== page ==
President John F. Kennedy was assassinated in Dallas more than 50 years ago. Twenty-five years ago, Congress directed the nation’s intelligence community to begin the process of letting the American people know what it had discovered about the young president’s untimely demise. This week, the agencies involved in the investigation said they need more time.
As the 25-year deadline to release 3,100 unseen files under the President John F. Kennedy Assassination Records Collection Act neared Thursday, intelligence officials reportedly began frantically begging President Donald Trump to allow them more time to review and redact documents. The 1992 law included a provision to allow the president to withhold documents on national security grounds.
As the deadline ticked away, Trump was confronted with a choice: release all of the 3,100 records without any redactions, or accept the redactions of intelligence and law enforcement agencies and release 2,800 of those documents.
Trump agreed to the second option, while also requiring agencies to conduct a secondary review of the information they believed should be redacted within 180 days. But Trump was still miffed by his decision. “He was unhappy with the level of redactions,” a White House official said, adding that Trump believed the agencies were “not meeting the spirit of the law.”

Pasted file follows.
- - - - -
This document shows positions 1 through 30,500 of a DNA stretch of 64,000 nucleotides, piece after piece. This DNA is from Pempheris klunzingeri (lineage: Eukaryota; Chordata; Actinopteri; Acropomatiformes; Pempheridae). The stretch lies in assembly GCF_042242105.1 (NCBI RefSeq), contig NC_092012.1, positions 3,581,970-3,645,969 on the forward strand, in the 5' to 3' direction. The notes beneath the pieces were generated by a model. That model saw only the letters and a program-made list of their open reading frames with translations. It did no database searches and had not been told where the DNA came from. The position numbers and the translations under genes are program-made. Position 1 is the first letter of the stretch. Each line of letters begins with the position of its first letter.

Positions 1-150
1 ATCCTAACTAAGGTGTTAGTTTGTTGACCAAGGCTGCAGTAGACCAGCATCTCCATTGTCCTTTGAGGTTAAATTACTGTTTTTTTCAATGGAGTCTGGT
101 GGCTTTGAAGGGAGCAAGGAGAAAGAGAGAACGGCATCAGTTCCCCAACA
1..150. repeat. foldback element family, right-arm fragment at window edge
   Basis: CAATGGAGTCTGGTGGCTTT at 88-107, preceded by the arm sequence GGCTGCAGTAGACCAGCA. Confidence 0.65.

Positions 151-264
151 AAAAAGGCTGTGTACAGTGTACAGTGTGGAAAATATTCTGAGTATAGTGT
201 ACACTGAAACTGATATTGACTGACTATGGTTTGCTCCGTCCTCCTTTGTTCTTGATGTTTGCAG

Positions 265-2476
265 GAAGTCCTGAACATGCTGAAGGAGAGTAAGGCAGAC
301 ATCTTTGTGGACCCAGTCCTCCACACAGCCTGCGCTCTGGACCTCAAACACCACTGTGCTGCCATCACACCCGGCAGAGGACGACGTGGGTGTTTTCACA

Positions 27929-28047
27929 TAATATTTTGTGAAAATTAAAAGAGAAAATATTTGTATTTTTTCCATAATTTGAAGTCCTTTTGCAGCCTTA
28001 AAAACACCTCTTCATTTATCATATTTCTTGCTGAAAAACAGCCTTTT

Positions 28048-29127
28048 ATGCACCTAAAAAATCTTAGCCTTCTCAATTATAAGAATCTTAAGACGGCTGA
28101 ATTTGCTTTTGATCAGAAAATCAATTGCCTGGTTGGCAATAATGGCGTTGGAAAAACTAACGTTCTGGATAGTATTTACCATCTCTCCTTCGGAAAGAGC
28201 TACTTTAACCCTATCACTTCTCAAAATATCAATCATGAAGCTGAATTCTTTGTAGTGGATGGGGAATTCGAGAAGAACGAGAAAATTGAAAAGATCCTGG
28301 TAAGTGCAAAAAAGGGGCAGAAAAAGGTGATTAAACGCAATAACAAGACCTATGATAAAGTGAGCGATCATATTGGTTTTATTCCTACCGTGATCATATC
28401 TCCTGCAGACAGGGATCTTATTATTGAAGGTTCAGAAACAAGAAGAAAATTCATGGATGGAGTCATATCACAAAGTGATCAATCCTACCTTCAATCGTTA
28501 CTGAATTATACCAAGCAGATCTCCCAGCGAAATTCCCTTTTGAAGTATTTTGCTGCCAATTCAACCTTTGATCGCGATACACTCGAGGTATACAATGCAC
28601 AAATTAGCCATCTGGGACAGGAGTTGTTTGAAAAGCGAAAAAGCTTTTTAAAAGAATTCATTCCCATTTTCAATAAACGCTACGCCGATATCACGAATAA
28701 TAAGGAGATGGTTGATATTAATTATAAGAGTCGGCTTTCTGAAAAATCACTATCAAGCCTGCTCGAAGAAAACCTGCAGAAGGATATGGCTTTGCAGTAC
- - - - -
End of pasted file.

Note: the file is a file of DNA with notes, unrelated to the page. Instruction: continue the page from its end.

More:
Despite his reported displeasure in keeping some of the documents out of public view, Trump said he had “no choice” in a presidential memorandum Thursday.
Now, there’s more reason than ever to believe that the official narrative surrounding Kennedy’s assassination is government propaganda.
As Reason’s Jesse Walker noted: “You don’t need to buy any of the conspiracy theories about John F. Kennedy’s death to see that this is a historically significant event that still has several open questions around it, especially with regard to Lee Harvey Oswald’s trip to Mexico City shortly before the shooting. And you don’t need to be personally interested in the topic to be appalled that the feds are still suppressing information about an incident that took place more than half a century ago.”
The remaining documents are supposed to be reviewed by April 26, 2018. In the meantime, WikiLeaks is offering a $100,000 reward for the redacted information the government is attempting to withhold. And that would be a leak worth having.
Considering how the U.S. national security landscape has changed over the past half century, it’s unlikely that the “national security” concern behind this week’s decision has much to do with foreign entities.
And that should leave Americans with one major question: What is the intelligence community afraid Americans may learn about their own government with the release of the documents in question?
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